However, there are some things you can do to make it easier to talk to someone with autism. One common feature is that often processing verbal information takes an autistic person a bit longer. If you ask a question, you need to allow extra time for a reply and resist the urge to repeat or rephrase the question, as this can cause the whole process to start from the beginning again. Because you in all likelihood don't know where a person is on the spectrum, don't be surprised by an answer that is not what you expected, autistic people can be very literal and take you at your word, when you in fact meant to say or ask something else.

There is no question that it takes patience to be with someone who has autism. I always thought of myself as a patient person but didn't learn the real meaning of patience until my last daughter was born. It was after an incident when M was about two, when she did something that tipped me over an edge and I'm now ashamed to say that I raged at her. But I had a concurrent out-of-body experience where I could see what I was doing and at the same time could also see that M had absolutely no idea why her dad had turned into some kind of monster. It was this insight that led me to understand patience was just not the ability to stand in a line uncomplainingly, but to be able to see past behaviours that M has no control of, and learn how to teach her to deal with them.

Shopping is one area that can give parents of autistic children the heeby-jeebies. It can turn into a nightmare in seconds, with their children grabbing things off the shelves, running amok or even having a meltdown right in the store. M was no different, so what I did was to take her shopping in increments. When I didn't really need to shop, I would take her to buy just one thing and leave straight away. This went on for months, sometimes it was great, sometimes it wasn't, but gradually over time we built up the length of the shopping trip, until we could buy several items at a time, then when M wanted to buy something, I would let her and like all kids, one thing was never enough, then it was time to learn choice, that she could have one thing and one thing only, but she had to choose. At the moment we are up to waiting our turn to be served. Sound familiar? It should, it's what all kids have to learn regardless.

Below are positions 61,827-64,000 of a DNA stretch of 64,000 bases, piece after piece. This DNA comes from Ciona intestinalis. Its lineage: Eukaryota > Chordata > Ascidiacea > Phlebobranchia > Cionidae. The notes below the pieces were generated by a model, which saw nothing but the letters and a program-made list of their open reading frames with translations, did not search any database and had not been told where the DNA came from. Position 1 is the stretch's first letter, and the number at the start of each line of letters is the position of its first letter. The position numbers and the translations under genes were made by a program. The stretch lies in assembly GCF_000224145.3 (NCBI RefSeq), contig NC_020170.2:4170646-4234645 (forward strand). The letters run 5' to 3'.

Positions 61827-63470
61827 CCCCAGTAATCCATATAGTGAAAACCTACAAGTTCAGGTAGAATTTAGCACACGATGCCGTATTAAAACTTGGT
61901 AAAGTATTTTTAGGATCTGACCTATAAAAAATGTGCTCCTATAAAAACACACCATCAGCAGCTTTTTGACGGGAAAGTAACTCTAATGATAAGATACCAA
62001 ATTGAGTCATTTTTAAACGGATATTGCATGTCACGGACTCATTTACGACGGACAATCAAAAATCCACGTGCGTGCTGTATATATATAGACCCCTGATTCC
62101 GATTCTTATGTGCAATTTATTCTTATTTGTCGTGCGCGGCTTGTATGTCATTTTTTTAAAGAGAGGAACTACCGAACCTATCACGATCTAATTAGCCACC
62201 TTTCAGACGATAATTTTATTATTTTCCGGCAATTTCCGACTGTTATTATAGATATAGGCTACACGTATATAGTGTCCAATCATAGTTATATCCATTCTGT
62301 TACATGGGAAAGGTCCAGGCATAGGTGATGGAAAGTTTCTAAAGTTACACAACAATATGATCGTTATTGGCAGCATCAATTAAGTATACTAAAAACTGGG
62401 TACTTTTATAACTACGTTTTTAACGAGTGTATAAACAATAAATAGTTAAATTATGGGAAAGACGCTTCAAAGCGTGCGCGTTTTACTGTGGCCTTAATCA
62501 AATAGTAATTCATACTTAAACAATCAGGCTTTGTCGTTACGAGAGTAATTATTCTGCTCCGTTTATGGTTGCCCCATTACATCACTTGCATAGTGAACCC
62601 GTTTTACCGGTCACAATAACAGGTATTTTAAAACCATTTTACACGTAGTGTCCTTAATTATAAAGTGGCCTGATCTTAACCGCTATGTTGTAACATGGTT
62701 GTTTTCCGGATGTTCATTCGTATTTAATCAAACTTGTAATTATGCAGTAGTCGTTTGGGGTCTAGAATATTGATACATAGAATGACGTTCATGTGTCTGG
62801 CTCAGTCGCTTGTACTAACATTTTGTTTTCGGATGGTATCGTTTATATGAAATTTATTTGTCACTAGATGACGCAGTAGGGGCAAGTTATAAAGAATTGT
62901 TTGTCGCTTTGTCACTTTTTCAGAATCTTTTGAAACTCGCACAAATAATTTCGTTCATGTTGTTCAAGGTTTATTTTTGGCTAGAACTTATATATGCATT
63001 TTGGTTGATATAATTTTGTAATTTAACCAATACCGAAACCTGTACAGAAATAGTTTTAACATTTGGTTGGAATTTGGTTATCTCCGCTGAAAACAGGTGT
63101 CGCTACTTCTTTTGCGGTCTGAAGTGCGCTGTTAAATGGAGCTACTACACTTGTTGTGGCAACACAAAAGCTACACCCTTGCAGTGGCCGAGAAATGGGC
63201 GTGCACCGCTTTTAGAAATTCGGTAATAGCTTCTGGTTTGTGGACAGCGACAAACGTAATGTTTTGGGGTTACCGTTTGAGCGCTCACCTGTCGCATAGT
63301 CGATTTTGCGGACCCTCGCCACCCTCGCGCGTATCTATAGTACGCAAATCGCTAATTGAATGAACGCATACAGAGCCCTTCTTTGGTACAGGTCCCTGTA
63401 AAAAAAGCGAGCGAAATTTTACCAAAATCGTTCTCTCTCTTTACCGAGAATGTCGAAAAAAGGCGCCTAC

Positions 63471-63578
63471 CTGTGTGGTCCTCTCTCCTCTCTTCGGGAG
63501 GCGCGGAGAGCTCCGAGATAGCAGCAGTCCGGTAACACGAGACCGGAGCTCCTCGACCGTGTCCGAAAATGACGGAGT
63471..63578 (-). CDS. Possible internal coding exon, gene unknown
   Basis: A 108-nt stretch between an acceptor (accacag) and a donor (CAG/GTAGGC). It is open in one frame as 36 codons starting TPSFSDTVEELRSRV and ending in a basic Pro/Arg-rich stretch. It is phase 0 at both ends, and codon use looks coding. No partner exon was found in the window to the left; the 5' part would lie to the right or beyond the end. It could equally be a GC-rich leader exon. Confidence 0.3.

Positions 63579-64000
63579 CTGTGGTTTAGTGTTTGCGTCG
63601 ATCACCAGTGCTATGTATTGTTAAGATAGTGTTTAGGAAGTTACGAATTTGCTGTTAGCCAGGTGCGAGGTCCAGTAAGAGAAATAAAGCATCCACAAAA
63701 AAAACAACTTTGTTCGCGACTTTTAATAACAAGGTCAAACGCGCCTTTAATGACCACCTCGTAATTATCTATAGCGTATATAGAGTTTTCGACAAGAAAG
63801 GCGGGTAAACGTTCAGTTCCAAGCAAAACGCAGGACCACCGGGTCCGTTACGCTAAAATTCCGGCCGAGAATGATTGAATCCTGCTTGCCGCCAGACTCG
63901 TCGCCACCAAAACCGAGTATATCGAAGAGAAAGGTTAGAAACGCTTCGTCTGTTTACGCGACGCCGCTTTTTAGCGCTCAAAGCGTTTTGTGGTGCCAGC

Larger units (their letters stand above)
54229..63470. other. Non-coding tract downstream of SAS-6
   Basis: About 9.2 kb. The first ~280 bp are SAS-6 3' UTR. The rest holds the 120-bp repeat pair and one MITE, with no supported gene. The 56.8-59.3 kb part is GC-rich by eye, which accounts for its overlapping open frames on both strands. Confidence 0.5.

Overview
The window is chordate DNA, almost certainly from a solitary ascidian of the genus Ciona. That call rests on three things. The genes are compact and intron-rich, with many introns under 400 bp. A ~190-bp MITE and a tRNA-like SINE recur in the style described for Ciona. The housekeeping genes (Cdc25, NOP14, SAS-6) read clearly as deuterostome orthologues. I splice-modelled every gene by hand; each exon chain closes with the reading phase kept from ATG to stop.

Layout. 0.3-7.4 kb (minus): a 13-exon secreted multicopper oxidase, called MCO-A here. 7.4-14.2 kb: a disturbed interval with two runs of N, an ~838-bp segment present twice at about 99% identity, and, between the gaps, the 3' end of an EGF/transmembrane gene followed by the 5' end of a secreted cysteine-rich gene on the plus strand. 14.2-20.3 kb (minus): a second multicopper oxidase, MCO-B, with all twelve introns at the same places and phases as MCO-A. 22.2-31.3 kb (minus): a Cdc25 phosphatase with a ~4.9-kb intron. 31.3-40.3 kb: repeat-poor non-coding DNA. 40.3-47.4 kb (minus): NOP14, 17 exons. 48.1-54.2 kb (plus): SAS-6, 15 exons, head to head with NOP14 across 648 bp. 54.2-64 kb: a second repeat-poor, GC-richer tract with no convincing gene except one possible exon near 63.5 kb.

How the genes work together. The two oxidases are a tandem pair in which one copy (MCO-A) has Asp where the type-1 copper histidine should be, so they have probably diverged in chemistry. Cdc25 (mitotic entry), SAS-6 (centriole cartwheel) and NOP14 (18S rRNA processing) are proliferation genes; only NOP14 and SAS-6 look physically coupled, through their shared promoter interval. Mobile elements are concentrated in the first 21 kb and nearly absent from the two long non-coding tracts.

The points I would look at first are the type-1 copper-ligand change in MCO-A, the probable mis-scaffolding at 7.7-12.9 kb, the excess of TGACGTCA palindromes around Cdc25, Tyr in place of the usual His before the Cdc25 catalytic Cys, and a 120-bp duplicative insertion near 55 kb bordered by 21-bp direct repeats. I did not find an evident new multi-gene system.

And that's the point, my daughter is the same as every other child and responds just like everyone else to parenting. We have certainly had to break things down, to make them manageable, but at the end of the day she is a human being, expressing herself in her own unique way and perhaps the key to it all is acceptance. I think if you spoke to any autistic person, all they would ask of you is to accept them just the way they are.

If you would like to get some idea from an autistic point of view about how they are viewed, look here.


  posted at 8:27 am

At 11:21 am, Blogger Maddy said...

Daunting indeed. We just had Autism Awareness MONTH in the States, so I'm interested to here that you're having Autism Awareness WEEK over there.
Best wishes

At 7:13 pm, Blogger MyKitchenInHalfCups said...

You are an excellent father, friend and spoke's person for autism.
You draw out the specifics of a parenting act so clearly that it's possible to follow what's going on for parent and child!
Awareness, you have it and best you have a fantastic ability to communicate that awareness!

Heeby-jeebies (thanks for spelling it) ... I think it probably dates us! ;)

At 1:05 am, Blogger christine said...

Neil, M is blessed with you as her father, she's a very lucky girl. :) I don't know what it's like to have someone who is autistic in the family, but thanks to you I have a better understanding and appreciation of what that is like. Thank you.